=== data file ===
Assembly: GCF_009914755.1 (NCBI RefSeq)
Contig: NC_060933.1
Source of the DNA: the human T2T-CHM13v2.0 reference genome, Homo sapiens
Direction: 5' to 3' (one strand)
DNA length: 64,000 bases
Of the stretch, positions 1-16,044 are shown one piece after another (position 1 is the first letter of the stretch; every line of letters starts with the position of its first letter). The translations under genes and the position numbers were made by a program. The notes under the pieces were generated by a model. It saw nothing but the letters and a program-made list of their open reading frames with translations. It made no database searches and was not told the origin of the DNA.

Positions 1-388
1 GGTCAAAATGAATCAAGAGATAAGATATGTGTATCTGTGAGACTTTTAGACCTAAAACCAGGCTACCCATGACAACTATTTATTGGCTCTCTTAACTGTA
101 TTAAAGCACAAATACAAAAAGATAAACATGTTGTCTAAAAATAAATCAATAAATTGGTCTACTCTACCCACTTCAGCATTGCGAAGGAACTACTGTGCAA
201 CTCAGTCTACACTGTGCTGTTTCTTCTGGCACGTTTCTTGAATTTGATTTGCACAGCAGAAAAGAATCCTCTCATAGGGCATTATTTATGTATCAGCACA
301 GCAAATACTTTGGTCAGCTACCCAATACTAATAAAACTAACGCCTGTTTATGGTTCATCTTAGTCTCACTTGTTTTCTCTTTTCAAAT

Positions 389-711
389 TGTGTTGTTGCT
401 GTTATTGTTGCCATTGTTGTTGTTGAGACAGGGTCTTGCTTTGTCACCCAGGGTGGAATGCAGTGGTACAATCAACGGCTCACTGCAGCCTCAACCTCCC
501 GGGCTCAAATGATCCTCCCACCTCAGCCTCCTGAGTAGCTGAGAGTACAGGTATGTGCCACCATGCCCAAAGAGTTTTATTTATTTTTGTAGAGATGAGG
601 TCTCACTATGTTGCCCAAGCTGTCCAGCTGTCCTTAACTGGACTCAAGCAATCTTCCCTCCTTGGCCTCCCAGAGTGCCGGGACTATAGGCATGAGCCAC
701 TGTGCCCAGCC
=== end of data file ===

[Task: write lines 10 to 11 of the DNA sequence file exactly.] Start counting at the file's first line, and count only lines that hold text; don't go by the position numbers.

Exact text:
201 CTCAGTCTACACTGTGCTGTTTCTTCTGGCACGTTTCTTGAATTTGATTTGCACAGCAGAAAAGAATCCTCTCATAGGGCATTATTTATGTATCAGCACA
301 GCAAATACTTTGGTCAGCTACCCAATACTAATAAAACTAACGCCTGTTTATGGTTCATCTTAGTCTCACTTGTTTTCTCTTTTCAAAT